First-time director James Schamus, who also wrote the screenplay, makes solid explicit and implicit statements about this oppressive, enervating environment, but the dramatic arc often lacks energy as the story bogs down. With the exception of a razor-sharp debate between Marcus and the college's Dean Caudwell, scene after scene drags on well after the interpersonal conflict or especially a sexual issue has been established and peaked. This may capture an authentic 50s' world, but at almost two hours running time, it results in sluggish momentum. More heavy handed in anchoring the story in this decade, the film opens and closes with an encounter from the Korean War, but its potentially rich resonance remains suggested and unexplored, making its inclusion feel more gratuitous than expansive. 

The performances by Logan Lerman as Marcus and Sarah Gadon as Olivia, while competent, fail to electrify or excite, more a result of Roth's approach to storytelling but a weakness that Schamus hasn't circumvented. Christopher Blauvelt's cinematography does exquisitely invite nostalgic associations for the 50s, as does Jay Wadley's judicious choice of music. Indignation offers a meditative immersion more than a nimble reminder of the struggles to find and define ourselves in terms of religion, sexism and ethnic prejudice. At a Landmark Theatre's Plaza Frontenac Cinema


Two pairs of men on opposite sides of the law exhibit a fixation on their goals that sets them on a collision course. Brothers Toby and Tanner Howard resolve to save the family farm for which a West Texas bank has hoodwinked their now deceased mother into negotiating a reverse mortgage. Their plan: rob banks, small ones, dead easy takings. 

Their adversaries, Texas Ranger Marcus and his Native American/Mexican deputy Alberto are equally determined to stop them, tooling around dusty, small towns that the Howard brothers' target. It's that simple and it's brilliant. Credit for this magnificent tour de force goes to Taylor Sheridan's screenplay that wastes no time or energy on trivial matters. Every exchange comes with the feel of real life captured like lightning in a bottle. And all the actors--those in central or supporting roles--sink their teeth into the nuances, bringing vitality to every interaction.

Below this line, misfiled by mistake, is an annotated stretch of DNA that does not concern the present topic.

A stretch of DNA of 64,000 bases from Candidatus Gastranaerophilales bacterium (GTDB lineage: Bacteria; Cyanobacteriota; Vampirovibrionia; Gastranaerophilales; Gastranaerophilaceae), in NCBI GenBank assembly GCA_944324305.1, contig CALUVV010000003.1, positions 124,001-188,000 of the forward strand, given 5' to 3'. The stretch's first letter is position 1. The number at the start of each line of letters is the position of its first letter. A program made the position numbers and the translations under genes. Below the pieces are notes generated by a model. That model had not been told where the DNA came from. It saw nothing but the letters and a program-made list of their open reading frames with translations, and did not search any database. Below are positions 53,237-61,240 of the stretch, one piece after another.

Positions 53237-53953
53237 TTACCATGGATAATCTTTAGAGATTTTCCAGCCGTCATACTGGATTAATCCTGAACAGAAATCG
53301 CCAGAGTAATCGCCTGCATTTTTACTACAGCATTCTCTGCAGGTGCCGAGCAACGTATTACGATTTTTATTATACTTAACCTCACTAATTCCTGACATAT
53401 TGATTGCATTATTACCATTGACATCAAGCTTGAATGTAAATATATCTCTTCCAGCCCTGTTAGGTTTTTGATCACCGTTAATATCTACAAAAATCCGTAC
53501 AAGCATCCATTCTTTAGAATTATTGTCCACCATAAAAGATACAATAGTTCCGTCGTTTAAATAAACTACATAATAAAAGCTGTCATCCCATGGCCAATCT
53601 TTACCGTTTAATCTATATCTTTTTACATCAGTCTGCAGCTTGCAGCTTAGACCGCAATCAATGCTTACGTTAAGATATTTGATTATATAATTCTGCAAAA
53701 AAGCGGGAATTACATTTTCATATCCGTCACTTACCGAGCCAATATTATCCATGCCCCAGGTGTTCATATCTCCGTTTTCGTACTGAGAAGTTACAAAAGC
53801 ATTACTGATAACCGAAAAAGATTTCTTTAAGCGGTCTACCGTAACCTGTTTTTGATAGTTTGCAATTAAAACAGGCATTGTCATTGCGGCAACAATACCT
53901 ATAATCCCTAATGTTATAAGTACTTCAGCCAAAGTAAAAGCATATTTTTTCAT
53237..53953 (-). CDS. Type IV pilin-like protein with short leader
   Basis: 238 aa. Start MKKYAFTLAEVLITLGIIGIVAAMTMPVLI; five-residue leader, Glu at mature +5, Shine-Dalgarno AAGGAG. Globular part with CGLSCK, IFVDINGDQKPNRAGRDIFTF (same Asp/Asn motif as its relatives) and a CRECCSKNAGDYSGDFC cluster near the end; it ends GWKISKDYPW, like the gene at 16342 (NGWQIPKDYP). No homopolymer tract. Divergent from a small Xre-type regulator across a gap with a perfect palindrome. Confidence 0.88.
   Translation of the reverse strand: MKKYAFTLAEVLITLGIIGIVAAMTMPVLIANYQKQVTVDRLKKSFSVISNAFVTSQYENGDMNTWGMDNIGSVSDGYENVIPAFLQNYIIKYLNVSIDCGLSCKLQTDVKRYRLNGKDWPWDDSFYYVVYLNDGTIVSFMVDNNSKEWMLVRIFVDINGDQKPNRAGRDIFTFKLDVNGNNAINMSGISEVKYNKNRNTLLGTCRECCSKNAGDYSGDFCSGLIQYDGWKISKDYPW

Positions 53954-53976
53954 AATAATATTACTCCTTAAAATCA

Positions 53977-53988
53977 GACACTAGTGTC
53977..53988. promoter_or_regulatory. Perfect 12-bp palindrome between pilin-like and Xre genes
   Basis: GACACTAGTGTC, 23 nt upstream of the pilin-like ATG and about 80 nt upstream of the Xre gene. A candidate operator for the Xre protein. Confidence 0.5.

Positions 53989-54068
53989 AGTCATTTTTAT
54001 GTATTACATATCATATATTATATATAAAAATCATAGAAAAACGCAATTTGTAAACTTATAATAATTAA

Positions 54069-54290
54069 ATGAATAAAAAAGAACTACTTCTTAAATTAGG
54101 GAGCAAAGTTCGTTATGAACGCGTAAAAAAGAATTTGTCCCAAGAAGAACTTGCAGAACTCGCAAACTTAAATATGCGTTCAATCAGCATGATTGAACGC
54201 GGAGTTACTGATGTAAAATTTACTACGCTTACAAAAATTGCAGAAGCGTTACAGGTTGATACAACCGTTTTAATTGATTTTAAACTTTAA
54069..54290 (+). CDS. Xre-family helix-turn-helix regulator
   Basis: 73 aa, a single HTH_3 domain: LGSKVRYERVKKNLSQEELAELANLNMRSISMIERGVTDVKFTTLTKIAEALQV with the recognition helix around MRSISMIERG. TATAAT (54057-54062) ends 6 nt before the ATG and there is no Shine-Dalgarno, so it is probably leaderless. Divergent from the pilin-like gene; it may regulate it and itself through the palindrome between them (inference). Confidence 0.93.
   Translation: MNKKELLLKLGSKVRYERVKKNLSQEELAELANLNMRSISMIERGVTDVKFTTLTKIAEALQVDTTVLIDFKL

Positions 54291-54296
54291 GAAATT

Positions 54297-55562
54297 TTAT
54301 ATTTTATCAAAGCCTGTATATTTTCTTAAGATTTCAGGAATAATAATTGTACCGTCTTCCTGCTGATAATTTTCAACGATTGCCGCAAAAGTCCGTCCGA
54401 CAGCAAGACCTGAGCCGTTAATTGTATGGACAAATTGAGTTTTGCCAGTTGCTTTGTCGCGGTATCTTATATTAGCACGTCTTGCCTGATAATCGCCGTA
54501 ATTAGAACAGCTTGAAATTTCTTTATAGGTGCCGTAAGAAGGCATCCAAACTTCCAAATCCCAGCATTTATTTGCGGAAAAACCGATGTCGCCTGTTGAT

Anchoring the cast is Jeff Bridges as Marcus, a lawman who has seen and experienced the depth and breadth of human foibles. His deputy Alberto, a flawless Gil Birmingham, responds to a string of insulting jabs about Mexicans and Indians, though it's clear Marcus values him. As the hot-headed brother Tanner, who's spent ten of his 39 years in jail, Ben Foster spirals out of control. As Toby, Chris Pine articulates the more thoughtful approach to this robbery business. He's done three tours in Iraq but, as he says, "There's no bailout for people like us." Dale Dickey delivers a fine performance as Toby's ex-wife Elsie, appropriately exhausted with coping. Graffiti on walls, signs on roadsides, a stop at a casino--Hell or High Water repeatedly connects with today's inequitable world. 

Director David Mackenzie and cinematographer Giles Nuttgens shot with Albuquerque and Clovis, New Mexico standing in for Texas. This month's American Cinematographer describes their decision to establish the brothers with energetic camera work and fast-paced editing contrasted with the lawmen's more sedate scenes. Nuttgens slightly overexposed images to communicate the heat and cadaverous farms that prompted desperate actions. Nick Cave's music is evocative, and watch for the great, short scene at the T-Bone Cafe that will become every bit as iconic as the one in Five Easy Pieces. Hell or High Water hits a very high water mark for filmmaking. It's already among the best films of the year. At several cinemas; check local listings.


It's hard to believe that a lousy singer could have developed such a following, but they were laughing at her, not with her. Those close to Florence Foster Jenkins -- her husband, her accompanist, her club -- fanned the flames of her desire for a musical career. They protected her from critics' barbs.

I first learned about Florence Foster Jenkins in my high school music appreciation class back in the early Sixties. Our excellent teacher had taught us about the sonata-allegro form, opera, and 12 tones. Near the end of the semester, he put the needle down on a record and waited for us to respond to the voice rising from the sillions. We did not know whether to laugh or applaud -- until we looked up to see the impish grin on the teacher's face.

I've waited years for this story to be made into a film, and this year, there are two: Xavier Giannoli's excellent Marguerite was based loosely on Jenkins' life, whereas Stephen Frears' Florence Foster Jenkins adheres more closely to the heiress' biography. Marguerite is sharper, Florence struggles to be funnier. Simon Helberg (yes, Howard of Big Bang Theory) excels as the pianist with his quiet, broad, effeminate double-takes on Jenkins' sour notes. He supports Hugh Grant as St. Clair Bayfield, who exploits his mediocre acting skills to be Jenkins' adoring hubby. Those two actors support Meryl Streep, who, like Jack Benny, has to know a note or two about music in order to massacre it with such force. She inhabits the role, its wigs, tiaras, and corsetry.

Frears and writer Nicholas Martin spend too much time on certain aspects, not enough on Jenkins' background, but they have created a provocative film that asks, "Is life art or artifice?"